That really is a very great pity because, although I pay very great tribute to the research establishments of the Wool Research Association, which are doing very good work, I do not think anybody with first-hand experience of the work—and I am sure I carry with me in this my hon. Friend the Member for Ashton-under-Lyne, who knows a very great deal about it—will dispute that the most forward looking and the most imaginative research work in the industry is not done in the Research Association establishments but in industry. The most useful work in the industry, the most practical immediate work in the industry, the base work of application of research to working methods—that is done most of all in the technical colleges.
I am afraid that what the Wool Research Association does is to fall between two stools. It is neither fundamental, long term, basic, general research; nor is it research on immediate application of known knowledge, the known corpus of knowledge, to the actual work in the factory. Both those two things are very necessary, but as the immediate, short term problem in industry the second is more necessary than the first.
We have almost got to the stage in wool—with the hundreds of years this country has been a great producer of fine woollen cloths—when what we want in the industry is not to get more knowledge by research, but to find out ways of applying more widely the knowledge we have got. That is work being done preeminently in the technical colleges, and the real, fundamental research into the things which condition what the industry will be likely to be doing in 10 or 15 years' time is being done at the universities, and what the Wool Research Association is doing for the most part is some nebulous thing in between those two things.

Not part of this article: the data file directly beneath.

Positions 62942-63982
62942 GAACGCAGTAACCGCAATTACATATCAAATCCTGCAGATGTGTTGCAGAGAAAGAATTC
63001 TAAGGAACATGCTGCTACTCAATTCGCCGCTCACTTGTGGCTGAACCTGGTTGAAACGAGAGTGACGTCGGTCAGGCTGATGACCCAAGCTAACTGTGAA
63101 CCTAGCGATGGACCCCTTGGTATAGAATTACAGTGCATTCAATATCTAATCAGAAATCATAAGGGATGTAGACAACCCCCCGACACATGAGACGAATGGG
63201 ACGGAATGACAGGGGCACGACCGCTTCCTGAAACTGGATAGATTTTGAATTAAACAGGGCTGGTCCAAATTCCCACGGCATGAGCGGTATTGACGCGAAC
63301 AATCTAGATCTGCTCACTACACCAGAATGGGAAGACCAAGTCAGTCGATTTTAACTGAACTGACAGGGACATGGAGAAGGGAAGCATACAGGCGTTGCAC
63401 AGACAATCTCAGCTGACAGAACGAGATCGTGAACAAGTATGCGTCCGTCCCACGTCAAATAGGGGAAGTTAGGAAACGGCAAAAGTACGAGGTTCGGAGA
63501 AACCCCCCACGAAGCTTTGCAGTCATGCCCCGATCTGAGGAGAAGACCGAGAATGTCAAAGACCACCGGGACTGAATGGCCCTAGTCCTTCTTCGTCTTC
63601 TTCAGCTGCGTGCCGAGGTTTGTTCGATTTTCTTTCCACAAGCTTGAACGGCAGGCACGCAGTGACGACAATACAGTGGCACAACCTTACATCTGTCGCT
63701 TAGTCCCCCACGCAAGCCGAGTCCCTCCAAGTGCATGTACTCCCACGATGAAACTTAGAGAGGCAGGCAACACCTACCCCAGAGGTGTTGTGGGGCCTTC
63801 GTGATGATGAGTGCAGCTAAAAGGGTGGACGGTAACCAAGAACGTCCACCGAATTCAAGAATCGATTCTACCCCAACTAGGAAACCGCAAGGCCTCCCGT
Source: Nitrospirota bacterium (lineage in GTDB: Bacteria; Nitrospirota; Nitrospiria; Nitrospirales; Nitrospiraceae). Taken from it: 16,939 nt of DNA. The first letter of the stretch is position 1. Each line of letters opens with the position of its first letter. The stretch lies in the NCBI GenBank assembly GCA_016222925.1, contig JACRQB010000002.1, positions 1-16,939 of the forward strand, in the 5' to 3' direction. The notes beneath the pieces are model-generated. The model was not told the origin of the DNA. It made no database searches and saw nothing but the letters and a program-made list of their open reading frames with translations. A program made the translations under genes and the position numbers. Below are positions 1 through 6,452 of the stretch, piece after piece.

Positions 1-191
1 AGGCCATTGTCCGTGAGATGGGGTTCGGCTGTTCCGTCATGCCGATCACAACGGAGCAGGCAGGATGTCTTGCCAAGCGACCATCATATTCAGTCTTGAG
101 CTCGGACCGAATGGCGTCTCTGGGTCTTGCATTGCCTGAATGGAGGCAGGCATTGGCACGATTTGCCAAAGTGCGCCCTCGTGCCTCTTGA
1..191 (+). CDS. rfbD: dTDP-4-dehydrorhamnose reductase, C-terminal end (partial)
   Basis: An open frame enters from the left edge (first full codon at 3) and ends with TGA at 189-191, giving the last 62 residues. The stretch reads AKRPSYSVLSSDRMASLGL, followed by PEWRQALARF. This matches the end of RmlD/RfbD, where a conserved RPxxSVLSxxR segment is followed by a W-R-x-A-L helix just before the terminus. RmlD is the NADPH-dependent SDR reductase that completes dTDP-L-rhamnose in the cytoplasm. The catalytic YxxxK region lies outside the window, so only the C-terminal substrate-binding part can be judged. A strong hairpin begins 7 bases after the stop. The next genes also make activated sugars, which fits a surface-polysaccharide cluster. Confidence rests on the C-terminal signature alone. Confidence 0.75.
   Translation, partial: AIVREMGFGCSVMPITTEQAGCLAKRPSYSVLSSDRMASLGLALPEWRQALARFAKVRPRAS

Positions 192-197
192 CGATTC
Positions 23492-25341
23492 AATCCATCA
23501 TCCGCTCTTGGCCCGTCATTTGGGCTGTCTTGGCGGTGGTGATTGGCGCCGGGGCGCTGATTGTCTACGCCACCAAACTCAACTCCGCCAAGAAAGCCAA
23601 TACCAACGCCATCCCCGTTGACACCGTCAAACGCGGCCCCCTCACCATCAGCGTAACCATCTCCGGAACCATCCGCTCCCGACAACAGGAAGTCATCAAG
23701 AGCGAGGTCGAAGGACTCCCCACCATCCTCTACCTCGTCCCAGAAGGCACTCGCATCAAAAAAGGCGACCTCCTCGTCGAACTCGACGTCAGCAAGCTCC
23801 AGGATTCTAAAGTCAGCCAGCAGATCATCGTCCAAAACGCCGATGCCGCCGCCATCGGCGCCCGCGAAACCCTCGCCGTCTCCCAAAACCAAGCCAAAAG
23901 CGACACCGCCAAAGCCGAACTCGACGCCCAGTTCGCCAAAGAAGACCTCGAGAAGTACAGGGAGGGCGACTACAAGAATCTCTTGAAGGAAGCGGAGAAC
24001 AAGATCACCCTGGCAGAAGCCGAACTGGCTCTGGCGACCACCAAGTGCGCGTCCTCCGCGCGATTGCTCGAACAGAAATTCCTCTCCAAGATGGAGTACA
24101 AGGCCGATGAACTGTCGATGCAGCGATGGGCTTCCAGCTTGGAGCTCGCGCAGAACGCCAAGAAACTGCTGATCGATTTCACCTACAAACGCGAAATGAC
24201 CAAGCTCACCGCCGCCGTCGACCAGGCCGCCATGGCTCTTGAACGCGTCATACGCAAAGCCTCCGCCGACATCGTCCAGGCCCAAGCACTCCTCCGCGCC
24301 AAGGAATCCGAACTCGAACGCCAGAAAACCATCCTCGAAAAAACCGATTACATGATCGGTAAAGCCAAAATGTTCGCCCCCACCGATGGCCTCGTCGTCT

It is spending too much of its time and money on the unprogrammed, non schematic finding of the answers to ad hoc questions put up to it by manufacturers who are members of the Research Association. The Research Association cannot refuse to give assistance in this direction and to attempt to answer questions that are put un to it by people who are actually subscribers to its funds, and if some manufacturer who finds a snag in his finishing process, or that one of his machines starts to finish a bit squiffy one week and to turn out finishing work that is not standard, and the finishing shop foreman cannot find the answer to it, there is a great temptation to ring up the Research Association and say, "What's wrong with this machine? It is turning out stuff with spots the size of a halfpenny along the selvedge." The Association immediately devotes its mind to it, and to answering such requests for help from its subscribers. I am not saying at all that this is not useful. It is very useful; it has considerable practical effect; but it really does not supply the answer to what are the fundamental problems of the woollen industry.
Therefore, I invite the Parliamentary Secretary to consider the allocation of the money under this Order—and I know that, as a former worker in this House for the universities, and one with knowledge of education and research, I shall strike a chord in him when I invite him to consider the way he is to allocate it under this Order, and how it is going to be spent—whether, in his judgment, starting from a blank sheet of paper, the allocation of this money as between the universities and technical colleges, on the one hand, and the research establishments on the other, is the best way to enable the industry to make the best progress and to enable us to get the best out of it.
The second point I ant to make—and I apologise for talking so long—about allocation I have already touched on, and that is the allocation as between different types of work. We all realise, of course, that the maintenance of quality in the products of this industry is at least as important for the welfare of the industry as it is in the case of any other industry, but, of course, there are other factors which need to be considered as well as the purely qualitative factors—to an increasing extent when the products of our wool mills are meeting price competition in overseas markets; and we have, therefore, got to get, not so much better quality for the same money, so to speak, but the same quality at a lower price.